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For the Tampa Bay Lightning, Sonya Bryson-Kirksey belts out the national anthem once again | Letters
Here’s what readers are saying in Thursday’s letters to the editor.
Sonya Bryson-Kirksey performs the national anthem on opening night before the Tampa Bay Lightning take on the Pittsburgh Penguins in the NHL season opener at Amalie Arena on Tuesday, Oct. 12, 2021 in Tampa.
Sonya Bryson-Kirksey performs the national anthem on opening night before the Tampa Bay Lightning take on the Pittsburgh Penguins in the NHL season opener at Amalie Arena on Tuesday, Oct. 12, 2021 in Tampa. [ DIRK SHADD | Times ]
Published Oct. 14

She belts out the national anthem

COVID changed Sonya Bryson-Kirksey’s lungs but can’t silence her song | Oct. 12

The Stanley Cup was in the building; the banner was raised. But the real treat at the season/home opener for the Tampa Bay Lightning was the return of Sonya Bryson-Kirksey after her long and almost fatal struggle with COVID-19. I was thrilled to see and hear her sing the national anthem. Her voice was a little different, but the expression on her face told the whole story. You could just see the emotion. Sonya, we are so glad you are healing and that you are back doing what you love. Thank you for your dedication to this team and for using your voice to bring a smile to our faces. Keep belting them out, girl. Thank you!

Lesley S. Zajac, New Tampa

Regeneron to go around

COVID therapy supply is good | Oct. 13

I’ve had queries from friends outside of Florida asking why Gov. Ron DeSantis’ initiative for easy access to Regeneron was being sabotaged by the federal government. They specifically named President Joe Biden. I’m hoping your front-page story will put an end to these phony allegations, the ones that claim Florida citizens who contract COVID-19 are somehow facing tragedy due to federal incompetence.

This spurious claim was promoted nationally by Gov. DeSantis — “Patients are going to suffer” was one of his quotes — even though it was wrong then and is wrong now. Gov. DeSantis is following the lead of former President Donald Trump as the latest in a string of politicians to decry “fake news.” The key is that they’re not really against “fake news as much as they’re against actual news that reports using facts, figures and quotes rather than the kind that’s invented out of whole cloth as per Fox News, One America News and others of that ilk.

Jon Crawfurd, Gulfport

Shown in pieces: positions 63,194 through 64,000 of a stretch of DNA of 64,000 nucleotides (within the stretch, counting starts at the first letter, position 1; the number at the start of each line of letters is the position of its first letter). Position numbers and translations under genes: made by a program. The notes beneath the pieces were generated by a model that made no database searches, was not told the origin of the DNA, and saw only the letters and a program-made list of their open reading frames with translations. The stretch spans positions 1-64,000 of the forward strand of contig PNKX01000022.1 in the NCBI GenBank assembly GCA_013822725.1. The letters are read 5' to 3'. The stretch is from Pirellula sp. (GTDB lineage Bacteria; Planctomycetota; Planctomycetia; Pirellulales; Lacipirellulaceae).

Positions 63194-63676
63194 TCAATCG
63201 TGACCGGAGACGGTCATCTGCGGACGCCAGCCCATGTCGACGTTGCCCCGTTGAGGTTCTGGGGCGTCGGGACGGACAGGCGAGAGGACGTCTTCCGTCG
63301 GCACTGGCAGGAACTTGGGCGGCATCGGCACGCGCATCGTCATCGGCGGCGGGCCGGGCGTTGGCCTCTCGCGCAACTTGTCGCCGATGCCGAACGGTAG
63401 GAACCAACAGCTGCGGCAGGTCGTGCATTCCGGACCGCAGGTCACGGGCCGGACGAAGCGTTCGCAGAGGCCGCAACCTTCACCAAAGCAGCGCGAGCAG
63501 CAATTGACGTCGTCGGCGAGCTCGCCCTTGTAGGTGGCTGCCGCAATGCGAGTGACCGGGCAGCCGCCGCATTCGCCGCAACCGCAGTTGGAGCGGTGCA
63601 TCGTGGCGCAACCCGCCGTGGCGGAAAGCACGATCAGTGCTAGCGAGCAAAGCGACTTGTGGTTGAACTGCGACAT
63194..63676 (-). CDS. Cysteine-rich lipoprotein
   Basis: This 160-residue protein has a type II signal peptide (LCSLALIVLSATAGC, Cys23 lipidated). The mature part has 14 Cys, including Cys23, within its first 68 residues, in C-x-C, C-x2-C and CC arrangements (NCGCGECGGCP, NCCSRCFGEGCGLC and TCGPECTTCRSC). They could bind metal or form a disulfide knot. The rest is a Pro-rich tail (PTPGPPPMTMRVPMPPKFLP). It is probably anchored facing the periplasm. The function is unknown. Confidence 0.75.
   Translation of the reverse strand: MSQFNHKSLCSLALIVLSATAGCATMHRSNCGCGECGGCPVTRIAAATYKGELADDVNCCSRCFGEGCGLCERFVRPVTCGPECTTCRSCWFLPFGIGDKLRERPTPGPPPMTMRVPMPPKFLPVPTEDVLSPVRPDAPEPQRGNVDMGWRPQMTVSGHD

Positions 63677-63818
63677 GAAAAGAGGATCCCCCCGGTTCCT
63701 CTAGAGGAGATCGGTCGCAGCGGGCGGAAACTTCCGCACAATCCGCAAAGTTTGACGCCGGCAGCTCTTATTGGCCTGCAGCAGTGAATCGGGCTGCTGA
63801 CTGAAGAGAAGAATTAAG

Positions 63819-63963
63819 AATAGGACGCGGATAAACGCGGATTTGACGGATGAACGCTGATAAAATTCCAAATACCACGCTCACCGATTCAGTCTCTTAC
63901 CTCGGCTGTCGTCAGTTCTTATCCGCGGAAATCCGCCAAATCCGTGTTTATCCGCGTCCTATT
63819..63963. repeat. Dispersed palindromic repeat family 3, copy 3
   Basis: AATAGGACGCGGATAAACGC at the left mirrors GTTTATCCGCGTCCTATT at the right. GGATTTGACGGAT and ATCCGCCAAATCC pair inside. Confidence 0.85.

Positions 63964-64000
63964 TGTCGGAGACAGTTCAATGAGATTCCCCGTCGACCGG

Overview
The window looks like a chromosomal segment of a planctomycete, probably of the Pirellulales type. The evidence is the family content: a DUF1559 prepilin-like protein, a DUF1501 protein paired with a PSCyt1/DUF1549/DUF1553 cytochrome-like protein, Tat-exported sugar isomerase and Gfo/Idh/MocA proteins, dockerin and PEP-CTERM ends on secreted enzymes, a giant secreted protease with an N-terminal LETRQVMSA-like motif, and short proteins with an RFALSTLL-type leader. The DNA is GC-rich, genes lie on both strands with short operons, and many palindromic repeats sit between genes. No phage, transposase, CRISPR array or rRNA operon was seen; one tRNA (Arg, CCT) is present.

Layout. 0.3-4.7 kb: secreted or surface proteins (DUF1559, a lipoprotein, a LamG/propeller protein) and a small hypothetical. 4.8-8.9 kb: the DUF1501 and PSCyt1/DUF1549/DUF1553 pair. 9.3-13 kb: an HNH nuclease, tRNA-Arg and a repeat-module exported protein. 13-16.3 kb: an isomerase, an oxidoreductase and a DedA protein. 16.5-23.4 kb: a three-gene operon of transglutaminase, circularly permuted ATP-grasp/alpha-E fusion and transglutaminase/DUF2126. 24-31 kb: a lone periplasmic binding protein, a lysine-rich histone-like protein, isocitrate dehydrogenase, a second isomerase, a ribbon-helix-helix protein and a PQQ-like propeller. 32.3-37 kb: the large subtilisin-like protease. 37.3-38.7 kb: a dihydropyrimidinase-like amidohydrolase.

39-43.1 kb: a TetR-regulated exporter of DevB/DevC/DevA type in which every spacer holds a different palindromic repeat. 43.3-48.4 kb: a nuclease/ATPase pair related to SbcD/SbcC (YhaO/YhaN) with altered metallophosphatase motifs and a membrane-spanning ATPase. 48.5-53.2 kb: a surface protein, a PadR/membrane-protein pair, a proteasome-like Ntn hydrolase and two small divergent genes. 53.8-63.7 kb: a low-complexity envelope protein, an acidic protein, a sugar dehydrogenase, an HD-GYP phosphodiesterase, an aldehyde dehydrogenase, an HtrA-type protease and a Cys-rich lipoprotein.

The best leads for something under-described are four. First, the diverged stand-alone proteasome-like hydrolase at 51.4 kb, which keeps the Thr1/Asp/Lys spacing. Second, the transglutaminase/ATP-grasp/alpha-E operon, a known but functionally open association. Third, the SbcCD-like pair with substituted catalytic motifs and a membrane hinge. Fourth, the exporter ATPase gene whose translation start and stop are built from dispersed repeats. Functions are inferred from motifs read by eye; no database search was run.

Project doesn’t make sense

Why our Anclote Harbor multifamily project makes sense for Tarpon Springs | Column, Oct. 5

Numerous issues were either not addressed or smoothed over in this column. Foremost, traffic and safety is a major issue. The proposed project with 404 apartment units will add tremendous traffic to U.S. 19, a six-lane highway with an “F” rating by the Florida Department of Transportation. The column does not mention the need for a variance for one of the proposed U-turns, nor does it address the need for another added U-turn to an already dangerous road.

More than 80% to 85% of the 64-acre parcel is located in a FEMA coastal floodplain. The Anclote Harbor Preliminary Development Plan indicates the five apartment buildings will be constructed in the floodplain area, therefore, up to five feet of fill will be required to elevate the planned buildings out of the floodplain. Why allow development in a FEMA coastal floodplain? What impact will the contour change have on the surrounding properties and the Anclote River?

The Morgan Group’s contention is that the property needs to be developed. Many citizens disagree. If they want to build apartments, why not develop apartments on South Pinellas Avenue where the Winn Dixie Shopping Center has sat vacant for years? The location is close to schools, shopping, bus routes, and downtown. Their proposal to develop this 64-acre parcel has nothing positive except a profit for the developer.

Ramona Pletcher, Tarpon Springs

Relatives won’t visit

Florida has some explaining to do about its recent COVID record | Editorial, Sept. 30

The governor has done a great job of hiding our COVID numbers. But still everyone in the country knows how bad Florida’s COVID response has been. While members of my family have visited other places as I have, nobody has wanted to come here. My brother and sister-in-law canceled their flights for this month. The governor keeps acting like he has helped the economy. I can’t be the only one whose relatives are afraid to come here.

Ann Jamieson, St. Petersburg